Live streaming, virtual demos, and live event production
It seems like we might have turned a corner on this pandemic. We’re getting a better understanding of it, every day, which is making it possible to find safe ways to move the business forward. If you had planned for a product launch, you still have options beyond postponement. Maybe it’s time to consider a virtual event or product demo.
Things will be a lot different
Going forward, the new norm will be a lot different than what we once knew. Besides the social distancing, working from home, the quarantines, and sickness and loss of life, when we all get back to work, nothing will look quite the same.
The bar has already hit the floor
For years I’ve been amazed at how the quality of videos created by videographers has increased with the price of entry falling so low. What used to cost tens of thousands of dollars to get into, can now be achieved for less than $2000, with borderline professional results. Caveat: There are lots of pretty videos, but the content is weak on substance. I’ll get into that in another post.
As more and more companies have taken the craft of video production and have marginally brought it in-house, the quality has been sliding lower and lower. The drive for more content, more quickly, led to the proliferation of the iPhone video. You can get amazing results with an iPhone, but the same thoughtful craftsmanship is needed to create a high-quality corporate video. Check out the article I wrote on why to hire a production company.
To the middle of March 2020. With a global pandemic underway and most non-essential businesses forcing employees to work from home, a new darling emerged.
The new video realm
Zoom, the clean and efficient video conferencing app is suddenly very cool. It totally exploded as the de-facto video conferencing app. Enter the ubiquitous mosaic of thumbnails of people who would not normally have their video turned on. Now, the video is always on and the mic is rarely muted. What started as corporate communications during an emergency shutdown has become the new norm for social connection. So how can we leverage that for marketing? Customer-facing. Poorly backlit. Jittery video, even getting Zoom bombed. There’s a lot to consider.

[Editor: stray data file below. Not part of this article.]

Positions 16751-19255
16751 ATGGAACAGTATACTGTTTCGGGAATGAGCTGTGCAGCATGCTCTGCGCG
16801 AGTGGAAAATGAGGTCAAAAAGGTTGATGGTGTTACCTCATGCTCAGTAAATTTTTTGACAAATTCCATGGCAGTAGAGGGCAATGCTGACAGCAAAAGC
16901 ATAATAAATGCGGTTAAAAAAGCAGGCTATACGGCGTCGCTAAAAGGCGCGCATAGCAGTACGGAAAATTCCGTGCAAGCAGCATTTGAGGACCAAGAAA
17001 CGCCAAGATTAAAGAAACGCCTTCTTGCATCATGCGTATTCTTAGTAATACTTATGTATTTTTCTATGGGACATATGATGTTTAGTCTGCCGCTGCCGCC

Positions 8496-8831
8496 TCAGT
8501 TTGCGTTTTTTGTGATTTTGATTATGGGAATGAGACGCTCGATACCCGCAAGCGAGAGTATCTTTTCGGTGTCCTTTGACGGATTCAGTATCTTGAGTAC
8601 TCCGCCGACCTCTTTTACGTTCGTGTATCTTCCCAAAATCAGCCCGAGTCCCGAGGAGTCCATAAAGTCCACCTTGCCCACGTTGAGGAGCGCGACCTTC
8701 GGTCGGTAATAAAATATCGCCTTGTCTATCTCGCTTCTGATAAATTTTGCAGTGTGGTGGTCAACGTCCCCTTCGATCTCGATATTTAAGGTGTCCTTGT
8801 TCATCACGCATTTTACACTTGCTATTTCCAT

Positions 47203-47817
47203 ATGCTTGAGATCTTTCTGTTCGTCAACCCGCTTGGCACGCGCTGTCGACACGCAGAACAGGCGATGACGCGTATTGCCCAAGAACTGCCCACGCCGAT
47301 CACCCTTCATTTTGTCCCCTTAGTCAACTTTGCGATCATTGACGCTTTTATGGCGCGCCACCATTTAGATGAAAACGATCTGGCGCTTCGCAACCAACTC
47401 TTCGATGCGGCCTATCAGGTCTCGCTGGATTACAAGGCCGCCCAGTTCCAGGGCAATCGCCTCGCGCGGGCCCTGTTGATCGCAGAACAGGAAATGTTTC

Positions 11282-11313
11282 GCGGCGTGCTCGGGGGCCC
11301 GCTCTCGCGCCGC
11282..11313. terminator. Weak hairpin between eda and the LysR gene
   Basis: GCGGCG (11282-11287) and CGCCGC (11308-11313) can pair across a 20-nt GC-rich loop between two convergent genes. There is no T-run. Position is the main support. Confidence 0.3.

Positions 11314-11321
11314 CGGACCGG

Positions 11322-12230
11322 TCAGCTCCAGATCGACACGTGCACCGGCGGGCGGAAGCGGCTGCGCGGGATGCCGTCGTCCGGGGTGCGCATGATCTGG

A pretty good virtual event
I recently watched a virtual press conference from Canon. It was from the Imagining division. The people who make high-end digital cinema cameras.
The press conference started out strong, with a VP being shot in his home in front of a fireplace, which looked great and conveyed a strong message. Then each presenter, in turn, shooting their own video, sent it to an editor. The weakest presentation was a PowerPoint with voice over, including some pretty bad footage from an online meeting. Other than that, it looked good but felt a bit cobbled together. Canon makes great cameras, but they’re not video producers. Even so, and acknowledging that this might be an extreme case, the video has already gotten 14K views on YouTube.
How many people would have seen the press conference otherwise?
Would they have even recorded it? This week, NAB, the annual tradeshow for broadcasters was canceled, so I’m sure Canon had to act quickly to get their new product announcements out, virtually. It was a smart pivot, and one I expect we’ll see a lot more of in the near future.
How we’re doing it
Our clients were in a similar boat. They’d had a live event in the works for months, a major fundraising push for their nonprofit. We helped them pivot by putting together a virtual fundraiser to replace the cancelled event. We shot it remotely where we could, and kept our distance between the cast and crew (under 10 people) where we couldn’t.
Then we edited it together into a half-hour program.
I planned it out as a live event with each person doing their bit right into the camera with no 2nd takes, unless it was absolutely necessary, to give it a feeling of a live event. It could have been done live from our studio and pushed out on either YouTube, Facebook or even Twitter, but we chose to embed a YouTube premiere video on the client’s website, helping them build out the page as well. It goes live in early May. I’ll let you know how it goes.
Business must continue
Business needs to keep going. A lot of businesses will shut down or be severely affected. The ones that stay open and even thrive will need to seize the opportunity to get creative in their marketing and communications. Communication tools will replace face to face for a while, maybe for a very long time. What will happen to trade shows? Conferences and companywide sales meetings? Fundraisers? All these events will be skewed and will morph. We can help shape what they will become.
One thought I have is there will be a lot fewer people attending events in person, and more attending virtually.
The success of the virtual event for the companies who invest in quality presentations will win over customers vs the companies doing it all on a Zoom call.